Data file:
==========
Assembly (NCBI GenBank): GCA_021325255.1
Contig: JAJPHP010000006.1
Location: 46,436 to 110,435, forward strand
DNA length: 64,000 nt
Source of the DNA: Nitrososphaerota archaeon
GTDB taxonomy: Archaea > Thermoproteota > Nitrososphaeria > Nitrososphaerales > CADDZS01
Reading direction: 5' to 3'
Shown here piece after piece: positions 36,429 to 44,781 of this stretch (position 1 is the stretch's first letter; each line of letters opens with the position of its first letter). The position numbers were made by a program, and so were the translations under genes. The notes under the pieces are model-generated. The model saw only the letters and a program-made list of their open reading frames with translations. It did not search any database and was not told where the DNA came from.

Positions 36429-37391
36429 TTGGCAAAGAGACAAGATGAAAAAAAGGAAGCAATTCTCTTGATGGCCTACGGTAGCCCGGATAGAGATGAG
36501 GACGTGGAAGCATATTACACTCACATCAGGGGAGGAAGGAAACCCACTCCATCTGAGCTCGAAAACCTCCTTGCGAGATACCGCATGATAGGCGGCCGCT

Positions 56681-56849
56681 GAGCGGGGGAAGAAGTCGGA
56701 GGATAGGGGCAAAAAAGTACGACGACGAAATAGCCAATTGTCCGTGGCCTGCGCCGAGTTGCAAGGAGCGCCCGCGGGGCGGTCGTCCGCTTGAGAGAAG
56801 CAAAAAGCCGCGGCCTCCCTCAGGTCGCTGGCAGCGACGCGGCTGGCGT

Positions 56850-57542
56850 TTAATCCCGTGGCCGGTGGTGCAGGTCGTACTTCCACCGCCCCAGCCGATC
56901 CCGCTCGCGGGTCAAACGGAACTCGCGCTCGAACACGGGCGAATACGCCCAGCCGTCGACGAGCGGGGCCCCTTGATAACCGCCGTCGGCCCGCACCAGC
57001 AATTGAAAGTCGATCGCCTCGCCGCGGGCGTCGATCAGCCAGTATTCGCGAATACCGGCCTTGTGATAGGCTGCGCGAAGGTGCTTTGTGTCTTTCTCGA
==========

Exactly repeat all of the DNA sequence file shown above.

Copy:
Assembly (NCBI GenBank): GCA_021325255.1
Contig: JAJPHP010000006.1
Location: 46,436 to 110,435, forward strand
DNA length: 64,000 nt
Source of the DNA: Nitrososphaerota archaeon
GTDB taxonomy: Archaea > Thermoproteota > Nitrososphaeria > Nitrososphaerales > CADDZS01
Reading direction: 5' to 3'
Shown here piece after piece: positions 36,429 to 44,781 of this stretch (position 1 is the stretch's first letter; each line of letters opens with the position of its first letter). The position numbers were made by a program, and so were the translations under genes. The notes under the pieces are model-generated. The model saw only the letters and a program-made list of their open reading frames with translations. It did not search any database and was not told where the DNA came from.

Positions 36429-37391
36429 TTGGCAAAGAGACAAGATGAAAAAAAGGAAGCAATTCTCTTGATGGCCTACGGTAGCCCGGATAGAGATGAG
36501 GACGTGGAAGCATATTACACTCACATCAGGGGAGGAAGGAAACCCACTCCATCTGAGCTCGAAAACCTCCTTGCGAGATACCGCATGATAGGCGGCCGCT

Positions 56681-56849
56681 GAGCGGGGGAAGAAGTCGGA
56701 GGATAGGGGCAAAAAAGTACGACGACGAAATAGCCAATTGTCCGTGGCCTGCGCCGAGTTGCAAGGAGCGCCCGCGGGGCGGTCGTCCGCTTGAGAGAAG
56801 CAAAAAGCCGCGGCCTCCCTCAGGTCGCTGGCAGCGACGCGGCTGGCGT

Positions 56850-57542
56850 TTAATCCCGTGGCCGGTGGTGCAGGTCGTACTTCCACCGCCCCAGCCGATC
56901 CCGCTCGCGGGTCAAACGGAACTCGCGCTCGAACACGGGCGAATACGCCCAGCCGTCGACGAGCGGGGCCCCTTGATAACCGCCGTCGGCCCGCACCAGC
57001 AATTGAAAGTCGATCGCCTCGCCGCGGGCGTCGATCAGCCAGTATTCGCGAATACCGGCCTTGTGATAGGCTGCGCGAAGGTGCTTTGTGTCTTTCTCGA